Have you ever walked out of your house, forgot to bring your cell phone with you, and nearly panicked at the thought of leaving without it? Considering iPhones have been on the market only about ten years, it seems remarkable that we could have become so attached to our devices so quickly. Our phones do provide a measure of protection for us since we know we can use them to make emergency calls from any location. For that reason alone, most of us feel safer when we have them within arm’s reach.
Controllers and others spend 8 to 12 hours a day monitoring information produced through digital information systems. If you add personal time spent on social media, news, sports, and communication, your screen time can easily accumulate. Being connected and immersed in the digital world is part of everyday life in the 21st century. And now that we’re in the midst of a global pandemic, media interaction has become mandatory for most of us.
When we choose a digital detox, we refrain from using our devices such as smartphones, televisions, computers, tablets, and social media sites. Detoxing from digital devices provides new opportunities for interacting with family and friends, without distraction. Time away from our devices is a way to reconnect with “real life” and the people we care for. Won’t it be refreshing to enjoy personal connection again, after the current crisis has passed?
Change your focus, if only for a few minutes. Go outside and experience the warmth of the sun. Notice nature, or take a walk to give your mind and body a health-filled reset. Exercise, especially when done outdoors, is a proven stress reliever. Even sitting quietly outside gives you a chance to release tense and restless thoughts. By putting our devices away for a while, we can more easily let go of the stress that comes from constant connectivity. Disconnecting from the constant stimuli provided by the digital world gives the nervous system a chance to “power down” and rebalance. Chances are very good that you’ll sleep more soundly as a result of your detox efforts.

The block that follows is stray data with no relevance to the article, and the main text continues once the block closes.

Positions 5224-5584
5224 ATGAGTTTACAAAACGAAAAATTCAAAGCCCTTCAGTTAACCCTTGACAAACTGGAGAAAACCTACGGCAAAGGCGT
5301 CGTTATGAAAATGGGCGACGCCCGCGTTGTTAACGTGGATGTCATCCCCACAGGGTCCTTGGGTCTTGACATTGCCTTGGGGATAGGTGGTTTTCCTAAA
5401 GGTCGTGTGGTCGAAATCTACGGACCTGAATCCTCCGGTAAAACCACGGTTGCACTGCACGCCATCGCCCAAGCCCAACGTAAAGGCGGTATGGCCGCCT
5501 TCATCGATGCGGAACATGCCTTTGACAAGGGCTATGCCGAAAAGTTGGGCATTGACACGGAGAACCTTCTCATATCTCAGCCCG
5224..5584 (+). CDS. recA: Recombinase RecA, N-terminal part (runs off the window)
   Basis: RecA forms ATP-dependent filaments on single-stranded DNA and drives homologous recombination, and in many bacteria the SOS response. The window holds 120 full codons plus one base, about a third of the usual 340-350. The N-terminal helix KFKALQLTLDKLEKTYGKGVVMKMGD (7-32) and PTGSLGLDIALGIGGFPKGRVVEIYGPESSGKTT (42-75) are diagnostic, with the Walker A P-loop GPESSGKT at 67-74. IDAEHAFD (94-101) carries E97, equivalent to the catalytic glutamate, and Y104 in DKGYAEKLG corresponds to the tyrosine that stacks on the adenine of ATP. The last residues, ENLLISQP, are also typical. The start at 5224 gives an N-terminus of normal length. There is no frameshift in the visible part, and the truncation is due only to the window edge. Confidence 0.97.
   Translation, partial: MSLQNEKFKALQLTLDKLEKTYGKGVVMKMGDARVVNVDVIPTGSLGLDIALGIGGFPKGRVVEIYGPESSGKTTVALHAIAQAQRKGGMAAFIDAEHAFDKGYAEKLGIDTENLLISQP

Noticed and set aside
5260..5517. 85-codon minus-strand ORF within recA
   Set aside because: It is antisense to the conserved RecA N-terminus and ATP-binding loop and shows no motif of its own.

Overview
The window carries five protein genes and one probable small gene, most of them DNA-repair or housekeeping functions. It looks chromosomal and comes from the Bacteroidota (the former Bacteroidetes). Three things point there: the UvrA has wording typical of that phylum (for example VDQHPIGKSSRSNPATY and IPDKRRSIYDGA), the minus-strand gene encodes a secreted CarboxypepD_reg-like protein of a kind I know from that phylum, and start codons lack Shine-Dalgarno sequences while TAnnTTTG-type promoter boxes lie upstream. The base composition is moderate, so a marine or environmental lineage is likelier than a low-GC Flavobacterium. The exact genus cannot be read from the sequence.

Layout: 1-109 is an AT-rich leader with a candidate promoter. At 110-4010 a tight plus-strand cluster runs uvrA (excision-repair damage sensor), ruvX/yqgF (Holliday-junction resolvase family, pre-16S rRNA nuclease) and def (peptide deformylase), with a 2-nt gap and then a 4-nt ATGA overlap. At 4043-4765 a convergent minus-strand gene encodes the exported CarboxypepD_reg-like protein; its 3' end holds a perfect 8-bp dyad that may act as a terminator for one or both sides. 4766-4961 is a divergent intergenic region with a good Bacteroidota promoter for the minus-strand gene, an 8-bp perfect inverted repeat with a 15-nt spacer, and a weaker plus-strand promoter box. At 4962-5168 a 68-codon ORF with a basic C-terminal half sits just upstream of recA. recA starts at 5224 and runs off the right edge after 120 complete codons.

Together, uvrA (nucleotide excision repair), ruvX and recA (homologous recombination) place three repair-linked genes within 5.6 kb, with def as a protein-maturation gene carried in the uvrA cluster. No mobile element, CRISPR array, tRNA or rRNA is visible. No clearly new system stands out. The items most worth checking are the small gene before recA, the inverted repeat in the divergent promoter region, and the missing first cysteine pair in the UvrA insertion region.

The World Health Organization (WHO) recently recognized that addiction to digital media, and video games in particular, has become a serious health problem. In 2018, WHO classified ‘gaming disorder’ as a mental health condition and it is now included in the International Classification of Diseases Manual.
The American Psychiatric Association revealed that the brain develops certain pathways, like the brain of a person addicted to gambling or drugs, in response to the constant activity. Symptoms of attention deficit hyperactivity disorder (ADHD), including impulsivity, may develop or become more pronounced as a byproduct of these addictive behaviors. This makes it difficult to control the obsession. Taking time away from digital devices is the only way to break or avoid the addiction.
One of your fatigue mitigation strategies is to use your off-duty time for adequate rest. Could a digital detox contribute to the rest your mind and body need for a better night’s sleep? Disconnect all electronics before preparing for sleep to allow your mind to begin the process of relaxation. Choose to designate a certain amount of time each day to put away your electronic devices and connect with people, places and things. You’ll be glad you did.
MANAGING FATIGUE EDUCATIONAL PROGRAM | Scarlet Knight © 2020 Please Distribute to Others.